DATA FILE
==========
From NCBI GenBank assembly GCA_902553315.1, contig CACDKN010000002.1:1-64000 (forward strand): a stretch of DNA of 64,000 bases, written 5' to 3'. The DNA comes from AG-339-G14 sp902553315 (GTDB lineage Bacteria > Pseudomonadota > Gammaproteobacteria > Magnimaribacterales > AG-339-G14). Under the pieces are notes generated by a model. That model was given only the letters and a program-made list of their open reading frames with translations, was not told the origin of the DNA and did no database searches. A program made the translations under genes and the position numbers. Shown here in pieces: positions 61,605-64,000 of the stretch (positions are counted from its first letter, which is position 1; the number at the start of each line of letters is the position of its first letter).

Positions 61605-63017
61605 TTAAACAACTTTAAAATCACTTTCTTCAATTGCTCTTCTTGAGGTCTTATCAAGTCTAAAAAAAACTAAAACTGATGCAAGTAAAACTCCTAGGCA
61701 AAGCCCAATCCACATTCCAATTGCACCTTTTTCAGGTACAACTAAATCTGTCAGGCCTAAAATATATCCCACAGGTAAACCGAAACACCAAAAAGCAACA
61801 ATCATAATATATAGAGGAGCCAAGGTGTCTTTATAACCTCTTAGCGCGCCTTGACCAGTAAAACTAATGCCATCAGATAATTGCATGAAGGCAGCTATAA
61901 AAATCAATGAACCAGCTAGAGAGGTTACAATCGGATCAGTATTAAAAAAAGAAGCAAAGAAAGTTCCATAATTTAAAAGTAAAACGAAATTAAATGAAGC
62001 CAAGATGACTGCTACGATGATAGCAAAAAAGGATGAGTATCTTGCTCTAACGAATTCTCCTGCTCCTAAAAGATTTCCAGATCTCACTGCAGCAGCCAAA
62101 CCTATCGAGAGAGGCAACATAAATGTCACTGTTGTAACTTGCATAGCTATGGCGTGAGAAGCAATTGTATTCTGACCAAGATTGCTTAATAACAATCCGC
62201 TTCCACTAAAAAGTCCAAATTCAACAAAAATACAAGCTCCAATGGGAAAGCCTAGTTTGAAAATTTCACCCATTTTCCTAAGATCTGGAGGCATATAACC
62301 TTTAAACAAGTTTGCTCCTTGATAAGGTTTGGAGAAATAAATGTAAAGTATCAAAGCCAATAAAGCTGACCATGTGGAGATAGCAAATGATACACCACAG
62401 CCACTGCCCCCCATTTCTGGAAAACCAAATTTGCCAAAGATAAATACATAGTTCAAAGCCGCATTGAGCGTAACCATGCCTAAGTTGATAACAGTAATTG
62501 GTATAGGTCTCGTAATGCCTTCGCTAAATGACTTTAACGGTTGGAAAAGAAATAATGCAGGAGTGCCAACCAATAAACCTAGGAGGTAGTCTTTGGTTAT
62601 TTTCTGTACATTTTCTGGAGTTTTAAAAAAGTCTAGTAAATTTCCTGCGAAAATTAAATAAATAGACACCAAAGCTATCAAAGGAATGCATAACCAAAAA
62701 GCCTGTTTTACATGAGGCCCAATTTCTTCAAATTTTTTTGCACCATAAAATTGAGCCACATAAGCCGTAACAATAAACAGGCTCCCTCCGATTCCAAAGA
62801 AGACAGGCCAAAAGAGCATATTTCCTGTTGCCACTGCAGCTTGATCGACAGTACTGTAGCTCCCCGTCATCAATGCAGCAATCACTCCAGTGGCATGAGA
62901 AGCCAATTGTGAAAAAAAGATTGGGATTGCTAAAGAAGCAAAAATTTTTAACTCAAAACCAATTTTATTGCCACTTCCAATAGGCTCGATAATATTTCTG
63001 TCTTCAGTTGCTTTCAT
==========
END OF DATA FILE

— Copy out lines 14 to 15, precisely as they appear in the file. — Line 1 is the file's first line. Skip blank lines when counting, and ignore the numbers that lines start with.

62701 GCCTGTTTTACATGAGGCCCAATTTCTTCAAATTTTTTTGCACCATAAAATTGAGCCACATAAGCCGTAACAATAAACAGGCTCCCTCCGATTCCAAAGA
62801 AGACAGGCCAAAAGAGCATATTTCCTGTTGCCACTGCAGCTTGATCGACAGTACTGTAGCTCCCCGTCATCAATGCAGCAATCACTCCAGTGGCATGAGA